As Spring Break is upon many of us, I will be brief. (I know I’m already tardy with the financial tip, due to a technical glitch.)
Today’s topic is tax credits and, in particular, a new one for first time home buyers. For those that purchased their first home after April 8, 2008, they may claim the smaller of either $7,500 or 10% of the purchase price of the home as a tax credit. For those purchasing during 2009, this amount rises to the smaller of $8,000 or 10% of the purchase price of the home.
While tax credits generally reduce your taxes owed, dollar-for-dollar, this tax credit is a little different. If you claim the credit for a purchase made in 2008, it acts as a 0% interest rate loan that you must repay over a 15 year period. For a first-home purchased this year, you must repay the credit only if the home ceases to be your personal residence during a thirty-six month period beginning on the purchase date. To qualify, the home must be your personal residence and you and your spouse cannot have been the owner of any other main home during the three years ending on the date of purchase. Qualifying residences include a house, houseboats, house trailers, cooperatives, condominiums, or any other type of residence. (I’d recommend not trying the box under the bridge, however.)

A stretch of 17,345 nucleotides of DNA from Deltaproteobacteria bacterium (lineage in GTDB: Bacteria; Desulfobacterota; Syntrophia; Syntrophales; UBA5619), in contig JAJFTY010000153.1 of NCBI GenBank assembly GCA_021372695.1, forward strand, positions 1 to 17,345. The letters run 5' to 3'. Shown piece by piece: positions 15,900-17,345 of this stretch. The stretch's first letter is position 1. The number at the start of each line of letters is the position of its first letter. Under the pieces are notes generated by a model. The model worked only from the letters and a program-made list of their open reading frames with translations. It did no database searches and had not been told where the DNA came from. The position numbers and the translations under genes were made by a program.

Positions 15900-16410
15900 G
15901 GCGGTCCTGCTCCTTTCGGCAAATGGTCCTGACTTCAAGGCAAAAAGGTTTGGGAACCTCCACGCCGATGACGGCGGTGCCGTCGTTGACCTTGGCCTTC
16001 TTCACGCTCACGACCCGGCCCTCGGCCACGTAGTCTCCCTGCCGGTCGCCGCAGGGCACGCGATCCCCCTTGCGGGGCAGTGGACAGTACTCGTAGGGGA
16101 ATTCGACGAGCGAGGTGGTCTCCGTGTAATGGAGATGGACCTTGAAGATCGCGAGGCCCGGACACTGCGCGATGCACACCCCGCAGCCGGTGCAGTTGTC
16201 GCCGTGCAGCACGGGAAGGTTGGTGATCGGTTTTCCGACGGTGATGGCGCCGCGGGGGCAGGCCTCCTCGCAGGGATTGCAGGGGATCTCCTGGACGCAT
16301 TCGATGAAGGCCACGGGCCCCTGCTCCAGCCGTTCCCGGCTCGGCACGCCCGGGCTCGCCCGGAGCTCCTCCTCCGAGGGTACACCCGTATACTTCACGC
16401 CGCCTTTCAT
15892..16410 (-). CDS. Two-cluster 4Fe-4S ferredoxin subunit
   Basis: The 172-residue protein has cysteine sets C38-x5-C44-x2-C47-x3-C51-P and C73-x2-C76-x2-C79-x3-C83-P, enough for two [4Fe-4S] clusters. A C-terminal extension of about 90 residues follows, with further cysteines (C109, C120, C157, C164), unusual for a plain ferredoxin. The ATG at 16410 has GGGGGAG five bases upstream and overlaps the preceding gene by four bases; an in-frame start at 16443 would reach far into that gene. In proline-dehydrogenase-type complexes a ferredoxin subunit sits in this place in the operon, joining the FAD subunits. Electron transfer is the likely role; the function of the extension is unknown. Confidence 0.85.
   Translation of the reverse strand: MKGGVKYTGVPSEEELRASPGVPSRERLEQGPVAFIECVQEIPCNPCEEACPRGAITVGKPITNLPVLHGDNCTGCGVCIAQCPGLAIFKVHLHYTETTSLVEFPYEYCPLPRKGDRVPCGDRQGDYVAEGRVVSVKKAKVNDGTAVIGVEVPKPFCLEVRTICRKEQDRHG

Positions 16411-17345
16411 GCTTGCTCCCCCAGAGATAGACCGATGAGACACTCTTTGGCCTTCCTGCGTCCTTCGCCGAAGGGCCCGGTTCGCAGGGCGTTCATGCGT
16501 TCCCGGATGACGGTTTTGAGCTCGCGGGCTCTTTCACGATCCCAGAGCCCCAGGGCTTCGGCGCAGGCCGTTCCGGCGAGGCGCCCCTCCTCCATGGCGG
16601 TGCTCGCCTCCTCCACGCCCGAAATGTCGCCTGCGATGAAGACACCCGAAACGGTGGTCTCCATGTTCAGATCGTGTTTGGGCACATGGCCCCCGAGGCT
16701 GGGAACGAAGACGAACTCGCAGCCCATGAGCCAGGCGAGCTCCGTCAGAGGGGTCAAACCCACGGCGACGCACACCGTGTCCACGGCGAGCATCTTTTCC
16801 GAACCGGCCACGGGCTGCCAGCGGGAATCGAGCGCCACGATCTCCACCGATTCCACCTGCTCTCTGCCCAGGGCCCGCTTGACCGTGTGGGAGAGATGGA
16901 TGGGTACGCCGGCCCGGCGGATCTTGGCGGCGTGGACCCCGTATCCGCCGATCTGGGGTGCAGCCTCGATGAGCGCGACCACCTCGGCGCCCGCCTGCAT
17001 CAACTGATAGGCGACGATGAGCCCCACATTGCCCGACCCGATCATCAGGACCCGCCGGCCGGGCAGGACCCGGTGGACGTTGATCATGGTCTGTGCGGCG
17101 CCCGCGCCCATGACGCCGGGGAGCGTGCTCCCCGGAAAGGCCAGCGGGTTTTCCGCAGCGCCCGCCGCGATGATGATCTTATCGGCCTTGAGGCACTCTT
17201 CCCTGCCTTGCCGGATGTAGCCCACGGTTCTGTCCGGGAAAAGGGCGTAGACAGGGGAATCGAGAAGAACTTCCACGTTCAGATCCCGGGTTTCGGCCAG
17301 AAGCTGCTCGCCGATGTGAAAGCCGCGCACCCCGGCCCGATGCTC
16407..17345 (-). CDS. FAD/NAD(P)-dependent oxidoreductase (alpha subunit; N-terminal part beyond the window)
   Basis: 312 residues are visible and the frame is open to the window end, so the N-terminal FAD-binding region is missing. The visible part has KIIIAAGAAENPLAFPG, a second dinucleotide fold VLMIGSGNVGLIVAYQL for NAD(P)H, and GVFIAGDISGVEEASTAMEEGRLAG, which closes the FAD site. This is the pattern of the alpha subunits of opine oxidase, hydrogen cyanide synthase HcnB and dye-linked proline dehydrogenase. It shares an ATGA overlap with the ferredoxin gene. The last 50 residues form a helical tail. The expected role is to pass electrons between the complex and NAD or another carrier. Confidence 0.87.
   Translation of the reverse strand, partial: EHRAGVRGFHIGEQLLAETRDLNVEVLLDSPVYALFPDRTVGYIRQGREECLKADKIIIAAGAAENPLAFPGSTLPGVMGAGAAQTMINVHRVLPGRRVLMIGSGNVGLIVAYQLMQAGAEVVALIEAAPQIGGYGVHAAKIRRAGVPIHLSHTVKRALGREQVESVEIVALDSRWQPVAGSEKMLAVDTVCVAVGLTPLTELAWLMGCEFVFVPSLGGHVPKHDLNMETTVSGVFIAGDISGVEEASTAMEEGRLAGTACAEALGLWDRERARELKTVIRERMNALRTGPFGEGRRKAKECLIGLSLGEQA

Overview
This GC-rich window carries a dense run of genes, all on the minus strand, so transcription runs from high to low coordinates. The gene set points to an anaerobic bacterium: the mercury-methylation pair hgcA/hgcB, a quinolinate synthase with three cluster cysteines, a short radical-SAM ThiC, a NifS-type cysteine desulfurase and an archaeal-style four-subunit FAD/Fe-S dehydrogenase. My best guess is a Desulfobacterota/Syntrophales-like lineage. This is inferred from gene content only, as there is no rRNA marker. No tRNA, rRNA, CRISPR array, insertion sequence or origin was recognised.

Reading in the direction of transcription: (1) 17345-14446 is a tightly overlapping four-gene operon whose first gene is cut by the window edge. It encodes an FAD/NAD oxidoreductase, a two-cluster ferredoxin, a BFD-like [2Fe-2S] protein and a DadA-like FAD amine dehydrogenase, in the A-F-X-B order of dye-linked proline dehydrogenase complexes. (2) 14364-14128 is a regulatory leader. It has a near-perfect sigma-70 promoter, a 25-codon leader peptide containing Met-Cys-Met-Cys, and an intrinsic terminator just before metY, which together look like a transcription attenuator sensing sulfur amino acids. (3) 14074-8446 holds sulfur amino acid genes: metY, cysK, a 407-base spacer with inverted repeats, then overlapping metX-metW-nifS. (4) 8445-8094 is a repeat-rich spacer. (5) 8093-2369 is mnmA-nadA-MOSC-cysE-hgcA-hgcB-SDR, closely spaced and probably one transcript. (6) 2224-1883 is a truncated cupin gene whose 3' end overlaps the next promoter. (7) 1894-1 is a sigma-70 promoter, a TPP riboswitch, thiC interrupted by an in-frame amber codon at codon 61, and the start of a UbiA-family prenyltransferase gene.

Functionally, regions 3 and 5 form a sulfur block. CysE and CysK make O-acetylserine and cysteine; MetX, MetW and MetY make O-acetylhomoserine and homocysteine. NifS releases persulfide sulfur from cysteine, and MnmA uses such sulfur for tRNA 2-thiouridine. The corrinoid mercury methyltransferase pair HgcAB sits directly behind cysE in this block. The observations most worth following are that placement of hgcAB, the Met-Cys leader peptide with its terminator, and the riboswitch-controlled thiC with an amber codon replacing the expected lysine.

Of course, there are some catches. Your modified adjusted gross income cannot exceed $95,000, if single, or $170,000 if married filing jointly. You cannot be a nonresident alien. The home cannot be outside of the United States. You cannot acquire the home by gift, from a related person (spouse, ancestor, or descendant), a corporation in which you own more than 50% of the value of the company, or a partnership in which you own more than 50% or the partnership.
The bottom line is, for many people, that this is a great opportunity to purchase your own home. For, unless I am missing something, if you purchase a home and live in it for three years, say while you are in graduate school, and then sell it for the purchase price or greater, the US Government pays you the lesser of either $8,000 or 10% of the purchase price. Or, if the sales price is lower than the purchase price, you have up to a $8,000 (or 10%) cushion. Can you think of a better way to get started on financial success? You either receive a gift of money or a gift of insurance against falling home prices. In the meantime you have begun to live the American Dream.
For more information: http://www.irs.gov/pub/irs-pdf/f5405.pdf